Whether it's a change of seasons or a change in jobs, advances in technology or a shifting political landscape, ironically, the only thing that seems certain these days is the uncertainty that change brings. Like Maria in "The Sound of Music," how often do we find ourselves asking, "What will this day be like? I wonder./ What will my future be?"
For Maria, finding the courage to face change boiled down to having confidence in herself and in her abilities. But in times of real upheaval, even confidence in ourselves doesn't always feel substantial enough to see us through. So what makes it possible to approach life from the standpoint of fearlessness - with expectancy instead of anxiety, with trust, not trepidation?
The Bible is a great guide in answering this question. From the story of Moses and God's provision of manna in the wilderness to David's psalms, which sing praises to God for His faithfulness, the Scriptures point time and again to a God who is a tender Father, actively supplying His children's need - always.
One passage that has been particularly helpful to me is the 23rd Psalm, which promises not just a moment of goodness but a lifetime of it.
The last portion of the psalm reads: "Thou preparest a table before me in the presence of mine enemies: thou anointest my head with oil; my cup runneth over. Surely goodness and mercy shall follow me all the days of my life: and I will dwell in the house of the Lord for ever."
I love the assurance this psalm offers of the continuity of good - even in the midst of frightening situations. But also significant is what it demands of us.
There's a hopefulness that accompanies "I will dwell in the house of the Lord for ever." There's also an indication of the mental posture that's necessary to experience the ever-presence of God's mercy and goodness.
I've come to think of "dwelling in the house of the Lord" as being at home in divine Mind. This involves keeping one's thought in accord with what Mind is and knows, cultivating a state of awareness of God's love for us. This awareness is a spiritual sense of things that allows us to feel cared for in times of trouble, to stand firm in God's constancy, even in the face of change.
Mary Baker Eddy, the founder of this newspaper, recognized the power of placing trust in God when she wrote: "Entirely separate from the belief and dream of material living, is the Life divine, revealing spiritual understanding and the consciousness of man's dominion over the whole earth" ("Science and Health with Key to the Scriptures," page 14). As we turn to this Life, we'll feel more certain that we can approach any situation, knowing that God's goodness can never lapse.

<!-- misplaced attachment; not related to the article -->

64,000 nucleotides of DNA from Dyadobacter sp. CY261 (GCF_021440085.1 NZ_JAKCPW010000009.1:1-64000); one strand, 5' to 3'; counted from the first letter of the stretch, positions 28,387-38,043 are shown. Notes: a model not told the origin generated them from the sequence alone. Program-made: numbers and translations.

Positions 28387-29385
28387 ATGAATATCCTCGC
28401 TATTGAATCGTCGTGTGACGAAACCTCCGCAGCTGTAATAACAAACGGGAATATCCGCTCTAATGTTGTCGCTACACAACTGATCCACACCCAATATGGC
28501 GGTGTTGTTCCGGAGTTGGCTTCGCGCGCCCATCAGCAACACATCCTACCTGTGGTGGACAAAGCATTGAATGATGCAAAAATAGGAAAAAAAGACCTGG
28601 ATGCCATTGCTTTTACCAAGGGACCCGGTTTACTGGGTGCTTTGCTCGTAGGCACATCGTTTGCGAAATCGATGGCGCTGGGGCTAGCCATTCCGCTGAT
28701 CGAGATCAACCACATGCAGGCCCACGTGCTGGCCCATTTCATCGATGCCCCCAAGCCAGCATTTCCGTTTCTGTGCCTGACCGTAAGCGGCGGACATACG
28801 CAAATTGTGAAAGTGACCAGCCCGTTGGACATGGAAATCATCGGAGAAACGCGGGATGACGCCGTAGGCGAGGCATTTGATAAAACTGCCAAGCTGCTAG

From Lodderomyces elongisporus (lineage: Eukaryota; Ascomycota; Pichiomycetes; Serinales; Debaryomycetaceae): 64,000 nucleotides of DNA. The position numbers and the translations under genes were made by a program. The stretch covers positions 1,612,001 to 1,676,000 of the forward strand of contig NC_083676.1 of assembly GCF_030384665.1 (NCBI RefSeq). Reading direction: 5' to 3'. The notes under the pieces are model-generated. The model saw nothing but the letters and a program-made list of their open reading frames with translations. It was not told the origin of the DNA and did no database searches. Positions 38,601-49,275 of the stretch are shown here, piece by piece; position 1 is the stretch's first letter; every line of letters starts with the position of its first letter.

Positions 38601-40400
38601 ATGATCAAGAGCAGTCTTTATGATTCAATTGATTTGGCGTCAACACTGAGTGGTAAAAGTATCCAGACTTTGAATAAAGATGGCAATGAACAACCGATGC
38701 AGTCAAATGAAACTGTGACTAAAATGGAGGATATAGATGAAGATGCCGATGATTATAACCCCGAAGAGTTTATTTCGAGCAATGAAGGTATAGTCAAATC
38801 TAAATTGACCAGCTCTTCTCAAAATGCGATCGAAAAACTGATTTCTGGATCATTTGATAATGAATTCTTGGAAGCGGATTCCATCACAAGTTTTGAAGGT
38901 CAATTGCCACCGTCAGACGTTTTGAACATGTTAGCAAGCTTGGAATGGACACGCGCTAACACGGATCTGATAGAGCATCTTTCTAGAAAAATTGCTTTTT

I was crushed this past spring when I learned that two close friends were unexpectedly moving cross-country. These friends are like family to me. They were also my neighbors. I couldn't imagine not having them nearby. In addition, I was afraid of being lonely. I was genuinely excited about the opportunities that awaited them. But it seemed as if all that was left for me was a void.
The day after my friends' move, I awoke with a heavy heart. But as I turned to God in prayer, I heard a message that changed everything: "The kingdom of heaven is at hand" (Matt. 10:7). This was the good news Jesus told his disciples to preach. And that particular morning, it was also very good news for me.
I realized I'd approached my friends' departure with the expectation that eventually something good would come of it for me. Someday I'd have friends again.
But this passage promised that the kingdom of heaven - the spiritual reality of God's goodness - was at hand. There was no waiting period. No temporary void. The foreverness of God's love, I realized, also involved continuity.
Recognizing this instantaneously healed my sadness. And though the several new friendships that did develop didn't do so for a couple months, I never felt lonely or left out of love after that moment. I was so busy trusting in the ever-active goodness of "the Life divine," that I felt fulfilled and happy even though the circumstances didn't change immediately.
The promise of Love's continuity belongs to everyone. Like God, good is changeless, and as His children we have every reason to place our trust in it - and to see it manifested in our lives. In other words, when we find ourselves asking Maria's question, "What will my future be?" our answer doesn't have to be her response: "I wonder." Instead, we have a firm foundation for answering with authority: "I have confidence - that it's a future full of good."